You must gather all pertinent evidence before the disciplinary hearing and its good practice to prepare a report. By conducting a fair and unbiased hearing, you can ensure that the outcome is both just and reasonable, taking into account all the circumstances surrounding the alleged misconduct.
For a fair and unbiased investigation, it’s critical to gather comprehensive evidence. You should collect all relevant evidence, such as:
- Emails indicating misconduct
- Incomplete work
- Witness statements
- Written documentation
This evidence should be provided to your employee prior to the disciplinary hearing so that they have an opportunity to review and respond to the allegations made against them. By collecting and presenting comprehensive evidence, you can ensure a fair and reasonable outcome in the disciplinary process.
You should provide your employees with certain rights to ensure you are being fair and reasonable during a disciplinary hearing. These include:
- Being informed of the complaint or allegations against them
- Being provided with a reasonable time and place for the hearing
- Being accompanied by a work colleague or trade union representative (This is a legal right)
- Responding to the allegations
- Receiving a fair and unbiased hearing
- Appealing the outcome
By respecting these rights and providing a fair and transparent process, you can minimise the risk of legal claims and ensure a just outcome for all parties involved.
Post-hearing actions and outcomes
Following the disciplinary hearing, you should consider the presented evidence and decide on the suitable course of action. This may include issuing a final written warning, demotion, or summary dismissal.
Additionally, you should take into account any mitigating factors pertinent to your employee’s case, like their service tenure, previous disciplinary records, or personal circumstances.
The outcome of the hearing should be communicated to your employee in writing, along with information on their right to appeal the decision.
Considering mitigating factors
Mitigating factors are circumstances or evidence that may reduce the severity or seriousness of the misconduct. Examples of mitigating factors include:
- Mental illness or disability
- Youth or age
- Lack of prior criminal record
- The capacity to reform
You should take these factors into account when determining the appropriate disciplinary action to take following a hearing for gross misconduct.
Communicating the outcome
Transparent communication of the disciplinary hearing outcome is crucial for record-keeping purposes. You should provide your employee with a written document detailing the outcome and any imposed disciplinary sanctions, as well as information on their right to appeal the decision.
By clearly and fairly communicating the outcome and following a fair and lawful procedure, you can ensure a just resolution to the disciplinary process and minimise the risk of future legal disputes.
Employment tribunal considerations
If an employee feels they have been unfairly dismissed on the grounds of gross misconduct, they have the right to lodge a claim with an employment tribunal—if they have had 2 years of service or the dismissal is automatically unfair.
The employment tribunal will consider all aspects of the case, including:
- The investigations conducted
- The process taken
- The information provided to your employee about the disciplinary procedure and possible sanctions
- The reasonableness of your response to the misconduct
Fairness of dismissal
The fairness of a dismissal hinges on whether you follow fair procedures and respond reasonably to the alleged misconduct. This includes:
- Conducting a thorough investigation
- Holding a disciplinary hearing
- Providing your employee with a chance to present their case
- Taking into account any mitigating factors
Reasonable employer response
A reasonable employer response to gross misconduct allegations takes into account factors like:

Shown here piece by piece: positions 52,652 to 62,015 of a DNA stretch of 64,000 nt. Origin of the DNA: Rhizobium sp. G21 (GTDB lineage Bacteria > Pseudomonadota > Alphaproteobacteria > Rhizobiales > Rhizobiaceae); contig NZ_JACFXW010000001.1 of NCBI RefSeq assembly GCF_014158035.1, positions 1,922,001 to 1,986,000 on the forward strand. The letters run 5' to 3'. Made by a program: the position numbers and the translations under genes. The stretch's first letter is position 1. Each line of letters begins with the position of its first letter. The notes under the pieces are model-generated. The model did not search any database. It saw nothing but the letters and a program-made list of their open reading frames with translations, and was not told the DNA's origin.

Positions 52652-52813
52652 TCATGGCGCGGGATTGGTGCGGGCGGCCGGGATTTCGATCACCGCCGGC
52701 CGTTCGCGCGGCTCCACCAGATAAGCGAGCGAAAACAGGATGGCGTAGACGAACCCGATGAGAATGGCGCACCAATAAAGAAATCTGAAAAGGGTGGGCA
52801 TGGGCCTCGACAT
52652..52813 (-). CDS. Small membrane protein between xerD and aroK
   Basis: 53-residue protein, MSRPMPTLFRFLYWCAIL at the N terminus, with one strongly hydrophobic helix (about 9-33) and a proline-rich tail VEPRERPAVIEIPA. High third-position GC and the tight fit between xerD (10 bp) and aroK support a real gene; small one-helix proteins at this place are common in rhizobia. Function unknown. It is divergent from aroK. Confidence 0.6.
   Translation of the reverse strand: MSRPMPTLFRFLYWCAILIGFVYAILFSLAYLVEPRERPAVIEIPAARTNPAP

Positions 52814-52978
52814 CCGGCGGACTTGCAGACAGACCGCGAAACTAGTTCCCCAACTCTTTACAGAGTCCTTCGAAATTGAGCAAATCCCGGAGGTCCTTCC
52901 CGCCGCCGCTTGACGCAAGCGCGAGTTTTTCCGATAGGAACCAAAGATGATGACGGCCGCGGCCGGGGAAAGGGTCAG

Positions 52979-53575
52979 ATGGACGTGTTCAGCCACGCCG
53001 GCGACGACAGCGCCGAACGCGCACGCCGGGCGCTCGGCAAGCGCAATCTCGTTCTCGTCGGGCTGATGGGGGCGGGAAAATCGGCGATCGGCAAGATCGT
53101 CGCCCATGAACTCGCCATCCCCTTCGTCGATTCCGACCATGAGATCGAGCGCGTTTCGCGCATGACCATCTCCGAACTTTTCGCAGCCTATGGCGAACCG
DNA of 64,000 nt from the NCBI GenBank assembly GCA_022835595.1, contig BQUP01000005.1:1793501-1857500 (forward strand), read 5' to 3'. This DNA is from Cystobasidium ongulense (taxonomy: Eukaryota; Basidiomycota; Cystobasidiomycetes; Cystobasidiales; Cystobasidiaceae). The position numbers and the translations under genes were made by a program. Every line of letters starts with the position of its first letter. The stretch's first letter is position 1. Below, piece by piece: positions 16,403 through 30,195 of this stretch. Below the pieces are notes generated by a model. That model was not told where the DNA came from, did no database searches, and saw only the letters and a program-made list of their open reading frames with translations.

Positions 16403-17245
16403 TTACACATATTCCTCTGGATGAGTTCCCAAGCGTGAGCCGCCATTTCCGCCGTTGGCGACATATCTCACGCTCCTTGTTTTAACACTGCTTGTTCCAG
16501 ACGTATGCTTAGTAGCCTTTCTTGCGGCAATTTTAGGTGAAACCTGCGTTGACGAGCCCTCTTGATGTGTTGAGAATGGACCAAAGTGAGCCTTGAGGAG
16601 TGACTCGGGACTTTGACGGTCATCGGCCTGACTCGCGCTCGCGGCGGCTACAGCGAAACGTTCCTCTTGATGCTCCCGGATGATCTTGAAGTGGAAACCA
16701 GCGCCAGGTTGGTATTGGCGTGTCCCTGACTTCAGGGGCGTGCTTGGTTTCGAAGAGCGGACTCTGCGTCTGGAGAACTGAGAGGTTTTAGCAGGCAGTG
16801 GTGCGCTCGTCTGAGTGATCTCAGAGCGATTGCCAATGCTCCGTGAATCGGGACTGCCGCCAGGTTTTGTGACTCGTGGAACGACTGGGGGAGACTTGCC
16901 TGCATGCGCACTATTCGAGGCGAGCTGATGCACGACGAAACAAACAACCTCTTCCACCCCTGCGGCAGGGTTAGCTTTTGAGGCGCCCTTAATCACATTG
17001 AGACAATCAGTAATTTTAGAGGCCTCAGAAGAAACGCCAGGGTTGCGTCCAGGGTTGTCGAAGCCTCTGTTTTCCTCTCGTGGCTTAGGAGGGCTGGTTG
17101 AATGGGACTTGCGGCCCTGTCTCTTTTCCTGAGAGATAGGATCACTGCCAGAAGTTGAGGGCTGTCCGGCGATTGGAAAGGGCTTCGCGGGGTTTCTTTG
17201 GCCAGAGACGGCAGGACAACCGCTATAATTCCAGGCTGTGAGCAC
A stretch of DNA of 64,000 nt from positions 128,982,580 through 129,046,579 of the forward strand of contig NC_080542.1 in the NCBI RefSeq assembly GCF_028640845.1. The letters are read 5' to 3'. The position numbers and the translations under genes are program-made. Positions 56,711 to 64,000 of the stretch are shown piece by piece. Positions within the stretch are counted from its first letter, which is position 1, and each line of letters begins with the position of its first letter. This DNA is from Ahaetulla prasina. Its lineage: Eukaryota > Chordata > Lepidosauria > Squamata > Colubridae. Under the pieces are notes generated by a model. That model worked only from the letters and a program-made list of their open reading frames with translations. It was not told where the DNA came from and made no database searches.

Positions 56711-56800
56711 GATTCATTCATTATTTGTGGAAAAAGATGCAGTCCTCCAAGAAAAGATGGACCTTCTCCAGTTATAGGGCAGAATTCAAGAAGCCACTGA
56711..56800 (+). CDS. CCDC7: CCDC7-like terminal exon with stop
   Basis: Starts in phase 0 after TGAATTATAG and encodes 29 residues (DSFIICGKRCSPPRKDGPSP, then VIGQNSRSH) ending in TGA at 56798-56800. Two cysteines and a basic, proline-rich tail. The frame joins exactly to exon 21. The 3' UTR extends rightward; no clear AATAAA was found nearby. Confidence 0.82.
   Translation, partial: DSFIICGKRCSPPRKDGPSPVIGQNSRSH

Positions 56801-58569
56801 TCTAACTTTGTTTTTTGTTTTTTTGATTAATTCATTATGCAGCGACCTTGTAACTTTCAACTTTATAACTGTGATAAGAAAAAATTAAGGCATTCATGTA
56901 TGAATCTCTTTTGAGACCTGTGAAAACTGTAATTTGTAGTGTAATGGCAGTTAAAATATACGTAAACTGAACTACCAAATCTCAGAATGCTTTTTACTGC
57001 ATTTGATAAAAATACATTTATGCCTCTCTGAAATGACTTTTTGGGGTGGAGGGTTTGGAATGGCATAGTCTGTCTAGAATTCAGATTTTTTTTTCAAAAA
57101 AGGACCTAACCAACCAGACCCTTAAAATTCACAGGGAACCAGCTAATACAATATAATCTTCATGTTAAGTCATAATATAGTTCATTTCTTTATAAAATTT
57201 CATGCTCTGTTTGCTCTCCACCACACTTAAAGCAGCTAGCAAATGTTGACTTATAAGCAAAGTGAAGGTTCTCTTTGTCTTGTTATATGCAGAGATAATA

- The employee’s service tenure
- Past conduct
- The degree of the misconduct
- The employee’s disciplinary history
- Their role within the organization
- Any mitigating factors
Considering these factors when determining the appropriate disciplinary action to take is an essential step to ensure that the outcome is fair.
Acas Code and Guide
The Acas Code of Practice offers extensive guidance on following fair procedure and helps to reduce the likelihood of tribunal proceedings in gross misconduct cases.
In the case that there is a tribunal proceeding, the employment tribunal may increase compensation by up to 25% if you unfairly dismiss an employee without following the Acas Code.
So, it’s important to make sure your disciplinary policy is in line with the Acas Code of Practice, this can ensure a fair and lawful process when investigating and addressing gross misconduct allegations.
Addressing gross misconduct allegations requires following the Acas Code and your disciplinary policy, to ensure a fair procedure.
Reducing tribunal risk
To mitigate the risk of tribunal proceedings, you should follow the Acas code to ensure a fair and lawful process while investigating allegations of gross misconduct.
Get help with gross misconduct with BrightHR
Understanding and properly handling gross misconduct is essential for you to maintain a safe and productive work environment.
It's crucial for you to remain vigilant and proactive in addressing gross misconduct allegations and to always strive for fairness and transparency in your disciplinary procedures.
And with BrightBase you will have access to hundreds of expertly written HR documents.
From policies to employment contracts and handbooks to factsheets, all are available to download and customise to suit your business needs.
Interested in learning more book your free demo today.
Frequently Asked Questions
What constitutes gross misconduct?
Gross misconduct is a serious breach of an employer's rules and can include theft, fraud, physical violence, bullying, damaging company property, health and safety breaches, incapacity in the workplace due to drugs or alcohol and serious insubordination. Employers may choose to dismiss an employee immediately for gross misconduct if they follow a fair procedure.
Can I fire an employee over cases of gross misconduct?
In cases of gross misconduct, such as theft or violence, employers have the right to dismiss employees without notice. This dismissal should be done fairly, with evidence and a chance for the employee to respond before making decisions. If proven, this could lead to the summary dismissal of an employee from their position.
What is termination due to gross misconduct?
Gross misconduct is an act that is so serious that it justifies immediate dismissal without notice. Examples of gross misconduct include theft, fraud, physical violence, gross negligence and serious insubordination. Dismissal must still follow a fair procedure in order to be valid.
How can I minimise the risk of legal claims related to gross misconduct?
Employers can reduce the risk of legal claims by conducting a fair and lawful investigation into misconduct allegations, adhering to the Acas Code of Practice and considering mitigating factors.
Have a question?
Ask away, we’ve got lightning fast answers for UK business owners and employers powered by qualified experts.